Published on January 28th, 2021 by Bob Ciura
Every year, we review each of the Dividend Aristocrats, the exclusive group of companies in the S&P 500 Index, with 25+ consecutive years of dividend increases. This is a prestigious list of stocks, as the Dividend Aristocrats represent some of the strongest businesses in the world.
In order to become a Dividend Aristocrat, a company must possess durable competitive advantages, and a steady business model that generates profits each year, even during recessions. But it must also have a shareholder-friendly management team that is dedicated to maintaining consistent dividend increases each year.
It is not easy to join the ranks of Dividend Aristocrats, which is what makes it such a big accomplishment. Each year, new companies are added to the list once they reach the requisite 25 year mark (along with other criteria for inclusion, such as market cap and trading volume requirements).
We have compiled a list of all 65 Dividend Aristocrats, along with important financial metrics such as price-to-earnings ratios and dividend yields. You can download the full list by clicking on the link below:
For the 2021 Dividend Aristocrats In Focus series, first up is International Business Machines (IBM). Last year, IBM raised its dividend for the 25th year in a row, making it one of the newest members of the Dividend Aristocrats.
IBM has struggled through a prolonged turnaround effort in the past few years. The company has invested heavily in new areas such as artificial intelligence, data, and cloud services, while attempting to divest slow-growth legacy businesses. These efforts have had mixed results, as the company is still having difficulty returning to growth.
However, IBM has continued to raise its dividend each year. With a high dividend yield above 5% and consistent dividend increases each year, IBM stock could be viewed favorably by income investors.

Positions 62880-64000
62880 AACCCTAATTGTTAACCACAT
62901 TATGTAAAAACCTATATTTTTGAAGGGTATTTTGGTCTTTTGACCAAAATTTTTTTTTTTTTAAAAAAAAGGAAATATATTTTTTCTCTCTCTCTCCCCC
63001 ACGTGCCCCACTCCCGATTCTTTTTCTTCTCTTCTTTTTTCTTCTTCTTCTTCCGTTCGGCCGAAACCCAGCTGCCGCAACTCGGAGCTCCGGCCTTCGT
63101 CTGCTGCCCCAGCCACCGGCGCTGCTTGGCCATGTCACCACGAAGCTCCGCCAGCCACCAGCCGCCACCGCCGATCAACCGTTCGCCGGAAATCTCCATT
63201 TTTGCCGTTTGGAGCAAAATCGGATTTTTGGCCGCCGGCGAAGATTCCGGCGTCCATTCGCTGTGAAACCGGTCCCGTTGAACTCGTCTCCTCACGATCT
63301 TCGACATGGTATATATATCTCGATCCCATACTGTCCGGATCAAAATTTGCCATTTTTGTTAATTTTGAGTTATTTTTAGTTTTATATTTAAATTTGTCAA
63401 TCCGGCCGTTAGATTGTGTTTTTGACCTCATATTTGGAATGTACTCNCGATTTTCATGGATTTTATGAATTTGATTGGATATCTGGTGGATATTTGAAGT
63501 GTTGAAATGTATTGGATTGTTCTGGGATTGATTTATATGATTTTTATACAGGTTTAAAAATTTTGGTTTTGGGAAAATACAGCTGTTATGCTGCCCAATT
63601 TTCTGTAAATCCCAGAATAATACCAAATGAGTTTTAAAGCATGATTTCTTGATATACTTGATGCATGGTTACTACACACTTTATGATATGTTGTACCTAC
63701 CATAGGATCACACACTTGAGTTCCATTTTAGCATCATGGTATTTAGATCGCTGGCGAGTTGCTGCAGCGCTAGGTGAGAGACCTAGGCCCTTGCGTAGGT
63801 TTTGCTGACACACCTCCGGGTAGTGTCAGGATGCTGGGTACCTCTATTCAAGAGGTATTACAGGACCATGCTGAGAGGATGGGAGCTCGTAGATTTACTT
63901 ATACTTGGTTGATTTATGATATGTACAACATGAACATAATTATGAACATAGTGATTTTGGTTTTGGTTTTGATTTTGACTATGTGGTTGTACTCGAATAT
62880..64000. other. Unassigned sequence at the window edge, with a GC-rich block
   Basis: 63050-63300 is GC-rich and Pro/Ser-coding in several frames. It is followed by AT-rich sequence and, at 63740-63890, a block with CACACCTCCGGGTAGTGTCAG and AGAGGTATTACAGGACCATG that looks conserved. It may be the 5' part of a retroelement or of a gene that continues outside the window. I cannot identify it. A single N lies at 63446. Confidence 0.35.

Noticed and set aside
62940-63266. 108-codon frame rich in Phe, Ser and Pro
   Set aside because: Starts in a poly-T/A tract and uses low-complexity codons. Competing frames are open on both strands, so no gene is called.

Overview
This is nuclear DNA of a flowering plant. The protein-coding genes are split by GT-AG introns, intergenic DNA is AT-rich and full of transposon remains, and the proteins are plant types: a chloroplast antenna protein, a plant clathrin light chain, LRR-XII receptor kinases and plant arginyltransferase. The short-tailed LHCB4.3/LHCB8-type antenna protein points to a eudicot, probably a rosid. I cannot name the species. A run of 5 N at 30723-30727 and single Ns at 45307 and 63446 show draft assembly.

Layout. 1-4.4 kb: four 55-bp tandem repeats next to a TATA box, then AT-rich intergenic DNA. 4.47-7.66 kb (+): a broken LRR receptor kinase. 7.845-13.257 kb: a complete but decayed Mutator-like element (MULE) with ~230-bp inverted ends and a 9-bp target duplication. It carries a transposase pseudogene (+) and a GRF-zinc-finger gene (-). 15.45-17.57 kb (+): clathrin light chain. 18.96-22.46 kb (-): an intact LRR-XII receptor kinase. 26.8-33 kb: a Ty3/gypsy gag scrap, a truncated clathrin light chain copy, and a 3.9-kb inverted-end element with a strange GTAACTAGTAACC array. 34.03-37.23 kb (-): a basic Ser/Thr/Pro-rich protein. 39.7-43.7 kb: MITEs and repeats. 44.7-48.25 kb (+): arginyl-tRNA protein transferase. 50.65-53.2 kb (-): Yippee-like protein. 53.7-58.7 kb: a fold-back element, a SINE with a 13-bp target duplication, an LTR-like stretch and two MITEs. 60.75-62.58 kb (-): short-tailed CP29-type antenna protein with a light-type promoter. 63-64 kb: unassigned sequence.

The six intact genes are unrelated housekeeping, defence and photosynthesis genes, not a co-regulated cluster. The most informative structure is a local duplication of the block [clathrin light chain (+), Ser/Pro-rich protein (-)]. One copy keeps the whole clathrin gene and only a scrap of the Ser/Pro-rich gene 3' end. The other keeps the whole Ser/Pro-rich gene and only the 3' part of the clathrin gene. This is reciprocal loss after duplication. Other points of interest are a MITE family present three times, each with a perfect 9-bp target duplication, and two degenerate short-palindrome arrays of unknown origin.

IBM is a global information technology company that provides integrated enterprise solutions for software, hardware and services. In the services business, IBM is the world’s largest IT provider with 5.5% market share. In software, IBM’s software business is mostly middleware, which is the software layer that connects applications and devices to each other.
In hardware, IBM sells the z15 mainframes, storage,and the Power-based servers. The company has five business segments: Cloud & Cognitive Software, Global Business Services, Global Technology Services, Systems,and Global Financing.
On January 21st, IBM reported fourth-quarter and full-year financial results. For the fourth quarter, revenue of $20.4 billion declined 6% year-over-year, or 8% adjusting divested businesses and currency fluctuations.
Source: Investor Presentation
The company absorbed a pre-tax charge of $2.04 billion resulting from restructuring actions taken during the fourth quarter. As a result, quarterly diluted earnings-per-share from continuing operations declined 66% from the same quarter last year.
For the full year, revenue of $73.6 billion declined 4% adjusting for divested businesses and currency. Diluted earnings-per-share from continuing operations was $6.13 compared to $10.57 in 2019, a decline of 42% for 2020. IBM’s disappointing EPS performance was due largely to the one-time charge as well as the impact of the coronavirus pandemic.
Meanwhile, IBM’s revenue declines were much more manageable, and an indication that the company’s turnaround may finally give way to growth in 2021.
IBM’s headline numbers look fairly weak, given the continued declines in revenue and earnings-per-share. But underneath the surface, there are signs emerging that IBM’s turnaround is gaining traction. The company’s strategic imperative is to become a leader in artificial intelligence and hybrid cloud solutions. It has invested aggressively in these areas, such as the $34 billion acquisition of Red Hat in 2019.
IBM sees the hybrid cloud as a $1 trillion market, and its biggest opportunity to return to growth in the future.
Source: Investor Presentation